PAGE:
A second Juneberry recipe which tastes something like pie but is quicker is Juneberry Crunch. Combine one pint of fresh, washed, ripe Juneberries with two tablespoons of any kind of flour. Add 1/4 teaspoon salt, 1/2 cup brown sugar and two tablespoons lemon juice and spread this mixture in the bottom of a well greased 9-inch pie tin.
Further combine one cup sifted flour, one cup steel-cut oatmeal, 1/2 cup brown sugar, 1/2 teaspoon salt and I/2 teaspoon vanilla. Cut in 1/2 cup butter until mixture forms small lumps and sprinkle lumps over Juneberry mixture. Bake in moderate oven 30 to 40 minutes.
I also would like to pass on our Juneberry Cake recipe. Sift two cups sifted flour with 1/2 teaspoon salt, one teaspoon soda and 1 1/4 cups brown sugar. Add 1/2 cup shortening, 1/2 cup sour cream, three eggs and one teaspoon of vanilla. Beat for five minutes. Mix in one cup crushed and sweetened Juneberries and pour into well greased and lightly floured 12x8x2 cake pan and bake in 350° oven 40 to 45 minutes. Serve with more crushed, honey-sweetened Juneberries.
Drinking juice is made from the berries by barely covering a quantity and simmering them for 20 minutes over a low fire. Strain through jelly bag, sweeten to taste . . . cool and drink.
Juneberry jelly is a beautiful sight. Make it by extracting the juice as above and combining one box commercial pectin to 3 1/2 cups juice. Place over fire and bring to a rolling boil. Add an equal amount of raw sugar. Bring to a high boil again and hold for one minute. Skim off foam with a metal spoon and quickly pour into sterilized jelly jars. Seal with paraffin.
Make Juneberry jam by crushing the berries and adding one box commercial pectin to 3-1/2 cups whole, crushed fruit. Bring to a boil and add equal amounts of raw sugar. Bring to a boil again. Hold boil for one minute. Stir, skim and cool until foam is all gone and ladle into sterilized jars. Seal with paraffin.
If you have some Juneberries left over, freeze or can them for winter. They can be frozen in a sugar syrup made by combining one part brown sugar to three parts water. The berries can also be frozen dry by placing them in a freezing container with a teaspoon of brown sugar over each cup of berries.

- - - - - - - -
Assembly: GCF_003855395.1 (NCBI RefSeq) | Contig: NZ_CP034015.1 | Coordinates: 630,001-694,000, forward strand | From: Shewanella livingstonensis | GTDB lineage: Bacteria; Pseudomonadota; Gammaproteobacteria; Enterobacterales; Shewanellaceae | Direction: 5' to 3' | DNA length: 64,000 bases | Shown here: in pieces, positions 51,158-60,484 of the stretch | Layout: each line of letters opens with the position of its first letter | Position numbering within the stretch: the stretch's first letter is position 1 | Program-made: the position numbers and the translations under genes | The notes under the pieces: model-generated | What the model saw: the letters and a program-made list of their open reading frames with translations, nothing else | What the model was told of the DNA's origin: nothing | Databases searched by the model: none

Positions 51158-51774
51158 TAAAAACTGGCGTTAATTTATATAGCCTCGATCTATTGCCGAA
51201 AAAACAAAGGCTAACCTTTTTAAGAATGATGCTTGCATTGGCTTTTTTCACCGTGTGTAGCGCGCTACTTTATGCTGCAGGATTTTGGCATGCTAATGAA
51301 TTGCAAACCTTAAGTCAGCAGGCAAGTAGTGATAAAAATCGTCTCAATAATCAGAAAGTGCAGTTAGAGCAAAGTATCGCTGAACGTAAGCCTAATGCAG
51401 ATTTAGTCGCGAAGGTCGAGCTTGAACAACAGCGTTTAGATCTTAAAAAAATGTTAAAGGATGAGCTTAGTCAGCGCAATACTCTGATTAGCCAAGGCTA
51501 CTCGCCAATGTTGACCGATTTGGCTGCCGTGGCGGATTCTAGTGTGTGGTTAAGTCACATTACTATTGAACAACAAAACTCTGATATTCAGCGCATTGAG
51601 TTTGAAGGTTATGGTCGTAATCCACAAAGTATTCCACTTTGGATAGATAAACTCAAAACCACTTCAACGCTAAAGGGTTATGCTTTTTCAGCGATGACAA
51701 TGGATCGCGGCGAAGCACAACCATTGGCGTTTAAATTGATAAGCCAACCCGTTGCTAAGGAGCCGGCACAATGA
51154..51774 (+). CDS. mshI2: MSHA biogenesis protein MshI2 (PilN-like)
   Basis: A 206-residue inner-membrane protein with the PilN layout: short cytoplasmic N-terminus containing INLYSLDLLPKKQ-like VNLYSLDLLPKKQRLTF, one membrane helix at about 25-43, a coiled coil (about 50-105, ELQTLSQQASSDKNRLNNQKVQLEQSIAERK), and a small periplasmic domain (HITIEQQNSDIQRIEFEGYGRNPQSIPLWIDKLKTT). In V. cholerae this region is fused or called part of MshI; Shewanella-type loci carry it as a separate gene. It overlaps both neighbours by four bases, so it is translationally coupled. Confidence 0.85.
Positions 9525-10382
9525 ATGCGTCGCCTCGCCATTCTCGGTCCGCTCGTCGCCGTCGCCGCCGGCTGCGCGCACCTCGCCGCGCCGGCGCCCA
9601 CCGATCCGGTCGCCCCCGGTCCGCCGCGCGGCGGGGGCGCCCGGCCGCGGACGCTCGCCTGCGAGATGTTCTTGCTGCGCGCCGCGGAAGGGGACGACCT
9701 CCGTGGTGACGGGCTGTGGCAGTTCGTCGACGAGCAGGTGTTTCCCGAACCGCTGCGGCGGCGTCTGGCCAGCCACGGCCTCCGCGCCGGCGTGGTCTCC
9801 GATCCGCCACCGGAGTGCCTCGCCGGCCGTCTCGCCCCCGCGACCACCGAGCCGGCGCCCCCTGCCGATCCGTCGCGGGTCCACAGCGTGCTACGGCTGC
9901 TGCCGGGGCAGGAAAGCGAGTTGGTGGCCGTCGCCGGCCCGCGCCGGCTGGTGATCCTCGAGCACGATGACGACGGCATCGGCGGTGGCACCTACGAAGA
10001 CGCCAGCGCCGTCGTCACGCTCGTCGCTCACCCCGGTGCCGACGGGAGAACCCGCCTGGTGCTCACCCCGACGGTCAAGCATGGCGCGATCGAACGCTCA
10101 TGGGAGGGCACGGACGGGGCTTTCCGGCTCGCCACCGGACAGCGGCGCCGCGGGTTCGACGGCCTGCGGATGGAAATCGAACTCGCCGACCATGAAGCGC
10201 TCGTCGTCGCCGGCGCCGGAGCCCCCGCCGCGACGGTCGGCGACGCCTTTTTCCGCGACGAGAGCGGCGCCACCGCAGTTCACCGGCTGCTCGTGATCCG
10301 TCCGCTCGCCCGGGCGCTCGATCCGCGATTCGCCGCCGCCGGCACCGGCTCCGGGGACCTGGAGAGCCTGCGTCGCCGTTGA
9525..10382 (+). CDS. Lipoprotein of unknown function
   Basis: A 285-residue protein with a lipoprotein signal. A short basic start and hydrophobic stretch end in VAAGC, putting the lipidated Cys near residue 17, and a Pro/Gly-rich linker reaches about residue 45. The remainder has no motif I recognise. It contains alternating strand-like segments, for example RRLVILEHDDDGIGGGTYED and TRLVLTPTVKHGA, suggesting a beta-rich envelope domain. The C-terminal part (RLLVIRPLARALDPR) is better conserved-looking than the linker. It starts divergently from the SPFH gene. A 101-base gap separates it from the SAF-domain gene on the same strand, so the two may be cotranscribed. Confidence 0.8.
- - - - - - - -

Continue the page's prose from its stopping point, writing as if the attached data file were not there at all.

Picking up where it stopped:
Can Juneberries by filling pint sterilized jars to within one inch of the top with washed, ripe fruit. Make light syrup by boiling 2/3 cup brown sugar and 1-1/2 cups water. Pour this syrup over berries in jar to barely cover them. Seal with sterilized lids and process in canner by bringing to a boil and holding for 30 minutes. Cool on thick toweling.
Pin cherries (Prunus pennsylvanica) often grow very near Juneberries and ripen at about the same time. They taste almost like sour cultivated cherries to me.
Pin cherries vary in quality greatly and sometimes they're exceptionally small and don't seem to be much more than a thin skin stretched over a hard seed. In other places, like the southern tier of counties in the upper peninsula of Michigan there are many pin cherry trees with large, almost-sweet cherries full of juice and pulp. We gather ours from this area and time our trip so we arrive there about the 4th of August or a little later. Sometimes we camp near a concentration of pin cherry trees and render out a few gallons of juice for winter while we take advantage of the good fishing and wonderful climate the upper peninsula offers this time of year.
Pin cherry juice is extracted in the time-honored way of placing the cleaned cherries in a kettle and covering them with water. Simmer for about 20 minutes or until the fruit is pale, withered lumps and the water bright red. If you taste this extract, you'll quickly notice that there's nothing quite as sour as pure pin cherry juice! Extract the juice with a jelly bag or strain it through cheesecloth right from the cooking kettle.
Pin cherry jelly is made by combining 3 1/2 cups juice with one box of commercial pectin. Bring to a boil and quickly add 1 1/2 pounds raw sugar. Bring to a boil again. Hold for one minute. Pour in sterilized jelly jars. Seal with paraffin.
Pin cherry pie tastes exactly like domestic sour cherry pie to me, the only handicap being separating the seeds from the pulp. I do this by pinching the cherries between the thumb and forefinger until the seed pops out. A cherry pitter will work also and I suppose the cherries could be cooked first and the seeds spooned out of the mixture. Still, I don't know of a really good way to separate the seeds from small wild cherries. If any reader has a method that works I would be glad to hear about it. Just drop MOTHER EARTH NEWS a note.